I don’t know how many of you remember the HTC Shift, HTC’s first touch-based phone that was developed in partnership with Microsoft for their operating system, long time ago. More of a PC than a phone, this device came fully equipped with an Intel A110 Stanley CPU clocked at 800 MHz, running on a 32-bit Windows Vista OS or SnapVUE, when the phone was used in PDA mode. Released back in 2008, it made a big splash within business niches, proving to be a very scalable device that could handle even Windows 7. Now, as Microsoft just launched the developer preview version of Windows 8, the folks over DistantEarth succeeded to install this OS on the HTC smartphone.
We are going to detail and guide you through the steps, but you should be warned that this will be a long procedure. We will wipe the device and do a clean install, because upgrading from Vista is way too difficult at this moment. Make sure you backup all the information needed before proceeding. All the drivers will be manually applied and because this Microsoft OS is a pre-beta release, there may be some unexpected problems.
Excluding the casual USB stick, you will have to remove any external storage device and enable your Wi-Fi connection before starting the procedure. This can be done from the Control Panel found in Vista.
We are also going to need a big USB stick, capacity no less than 8GB, and a normal computer running on Windows. The steps may be performed on Linux or Mac OS X terminals, but some commands may vary.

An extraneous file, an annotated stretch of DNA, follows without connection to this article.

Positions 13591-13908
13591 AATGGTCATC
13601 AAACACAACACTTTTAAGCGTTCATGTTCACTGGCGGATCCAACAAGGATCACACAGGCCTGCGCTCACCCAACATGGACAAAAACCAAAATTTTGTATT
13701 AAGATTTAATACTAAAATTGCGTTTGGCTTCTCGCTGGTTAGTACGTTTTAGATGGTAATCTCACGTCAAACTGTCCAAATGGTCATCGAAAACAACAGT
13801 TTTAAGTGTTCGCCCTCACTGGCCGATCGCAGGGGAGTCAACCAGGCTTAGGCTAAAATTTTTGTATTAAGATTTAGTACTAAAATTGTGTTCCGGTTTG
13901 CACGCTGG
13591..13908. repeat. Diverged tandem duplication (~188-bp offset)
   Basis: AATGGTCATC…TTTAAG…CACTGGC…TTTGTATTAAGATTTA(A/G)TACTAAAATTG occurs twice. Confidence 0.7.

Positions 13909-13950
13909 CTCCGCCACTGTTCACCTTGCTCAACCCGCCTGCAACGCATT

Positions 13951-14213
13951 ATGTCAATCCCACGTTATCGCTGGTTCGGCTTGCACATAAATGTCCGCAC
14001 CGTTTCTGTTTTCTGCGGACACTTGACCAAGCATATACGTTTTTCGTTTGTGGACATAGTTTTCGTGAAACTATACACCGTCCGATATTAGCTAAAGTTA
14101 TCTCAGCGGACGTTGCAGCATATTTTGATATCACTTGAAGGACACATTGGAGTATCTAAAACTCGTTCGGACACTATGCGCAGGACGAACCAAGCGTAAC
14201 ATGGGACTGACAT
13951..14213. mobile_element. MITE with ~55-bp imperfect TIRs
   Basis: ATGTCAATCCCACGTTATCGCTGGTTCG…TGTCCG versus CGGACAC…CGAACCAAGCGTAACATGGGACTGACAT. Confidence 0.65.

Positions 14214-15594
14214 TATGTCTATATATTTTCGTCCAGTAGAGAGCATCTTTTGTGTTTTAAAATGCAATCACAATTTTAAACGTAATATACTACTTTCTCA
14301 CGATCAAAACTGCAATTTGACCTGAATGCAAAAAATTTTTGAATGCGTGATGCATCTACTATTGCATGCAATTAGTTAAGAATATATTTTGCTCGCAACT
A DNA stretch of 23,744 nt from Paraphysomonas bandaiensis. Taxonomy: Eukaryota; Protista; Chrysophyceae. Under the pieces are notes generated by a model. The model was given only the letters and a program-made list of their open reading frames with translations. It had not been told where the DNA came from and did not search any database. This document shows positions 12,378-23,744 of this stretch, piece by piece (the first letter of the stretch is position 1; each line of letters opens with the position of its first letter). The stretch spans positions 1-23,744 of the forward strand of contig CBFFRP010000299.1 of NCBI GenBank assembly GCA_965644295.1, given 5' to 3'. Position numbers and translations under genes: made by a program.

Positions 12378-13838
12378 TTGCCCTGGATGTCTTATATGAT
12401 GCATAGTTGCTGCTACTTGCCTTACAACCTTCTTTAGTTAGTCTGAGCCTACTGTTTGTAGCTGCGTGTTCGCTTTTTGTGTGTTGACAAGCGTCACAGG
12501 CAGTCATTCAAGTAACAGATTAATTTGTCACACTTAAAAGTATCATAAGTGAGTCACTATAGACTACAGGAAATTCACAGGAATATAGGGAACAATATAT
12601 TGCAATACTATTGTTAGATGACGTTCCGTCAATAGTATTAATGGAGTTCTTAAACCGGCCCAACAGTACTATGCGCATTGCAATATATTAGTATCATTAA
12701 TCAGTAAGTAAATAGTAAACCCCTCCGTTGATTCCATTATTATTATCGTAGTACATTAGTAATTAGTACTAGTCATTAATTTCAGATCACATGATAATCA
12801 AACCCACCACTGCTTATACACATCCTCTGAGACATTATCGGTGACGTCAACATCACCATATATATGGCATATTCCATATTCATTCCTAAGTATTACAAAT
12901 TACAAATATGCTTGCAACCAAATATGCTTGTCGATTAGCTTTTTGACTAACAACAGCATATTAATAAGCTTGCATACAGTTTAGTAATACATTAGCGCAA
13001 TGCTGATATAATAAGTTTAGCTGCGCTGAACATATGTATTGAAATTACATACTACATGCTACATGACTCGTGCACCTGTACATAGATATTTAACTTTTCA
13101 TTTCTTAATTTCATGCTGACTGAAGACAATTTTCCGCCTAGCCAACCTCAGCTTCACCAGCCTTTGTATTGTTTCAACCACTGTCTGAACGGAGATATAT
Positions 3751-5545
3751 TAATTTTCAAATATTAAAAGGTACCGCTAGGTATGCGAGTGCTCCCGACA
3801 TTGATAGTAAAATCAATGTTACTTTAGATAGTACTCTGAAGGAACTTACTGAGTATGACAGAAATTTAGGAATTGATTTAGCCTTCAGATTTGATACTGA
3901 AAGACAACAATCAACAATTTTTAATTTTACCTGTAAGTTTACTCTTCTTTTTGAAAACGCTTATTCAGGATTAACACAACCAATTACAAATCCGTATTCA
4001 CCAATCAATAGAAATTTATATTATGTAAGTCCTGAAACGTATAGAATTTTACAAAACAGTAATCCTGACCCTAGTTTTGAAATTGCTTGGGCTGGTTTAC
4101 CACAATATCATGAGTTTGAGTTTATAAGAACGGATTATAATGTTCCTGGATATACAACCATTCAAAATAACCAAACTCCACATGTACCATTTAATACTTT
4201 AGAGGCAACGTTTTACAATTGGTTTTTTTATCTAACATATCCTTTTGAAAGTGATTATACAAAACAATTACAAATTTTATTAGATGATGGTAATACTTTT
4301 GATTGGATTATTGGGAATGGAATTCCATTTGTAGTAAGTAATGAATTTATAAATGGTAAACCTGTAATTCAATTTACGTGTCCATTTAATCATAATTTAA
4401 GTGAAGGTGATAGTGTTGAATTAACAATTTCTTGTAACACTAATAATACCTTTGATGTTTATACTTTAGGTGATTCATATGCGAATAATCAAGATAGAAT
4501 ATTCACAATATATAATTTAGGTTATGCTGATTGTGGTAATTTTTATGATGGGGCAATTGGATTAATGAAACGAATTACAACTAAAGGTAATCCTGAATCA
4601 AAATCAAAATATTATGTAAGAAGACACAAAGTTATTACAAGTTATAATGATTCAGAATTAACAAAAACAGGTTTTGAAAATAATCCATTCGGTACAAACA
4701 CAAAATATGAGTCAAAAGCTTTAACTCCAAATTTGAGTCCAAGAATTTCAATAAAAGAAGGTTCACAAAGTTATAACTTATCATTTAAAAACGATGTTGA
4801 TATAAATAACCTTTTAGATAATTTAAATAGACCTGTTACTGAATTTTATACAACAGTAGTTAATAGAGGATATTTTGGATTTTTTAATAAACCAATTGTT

In a few words, we are going to wipe the phone clean out, install Windows 8 developer preview and then manually apply all drivers. If you have an USB Ethernet adaptor, the last part can be easily done by starting Windows update and automatically searching for any missing drivers. The following steps are for the worst case scenario, where you don’t have this adaptor.
We will divide the guide into three articles, where we are going to first make an USB installation stick containing all the drivers the HTC Shift needs, install Windows 8 developer preview on the phone and then tweak each file so it becomes compatible with the new OS.
The steps are not difficult to complete, but the whole procedure may take a while.
Chapter 1: Making an USB installation stick
1. Create a bootable Windows 8 USB stick using our procedure.
2. Open the USB and create a folder called “Drivers”, right on the root of the removable drive.
4. Download this archive and extract it on the desktop. Move the five folders inside the Drivers directory we created above.
At the end of it, this is how the USB drive should look like. The next steps will be posted tomorrow. Click here for Part 2.Leave a comment on this article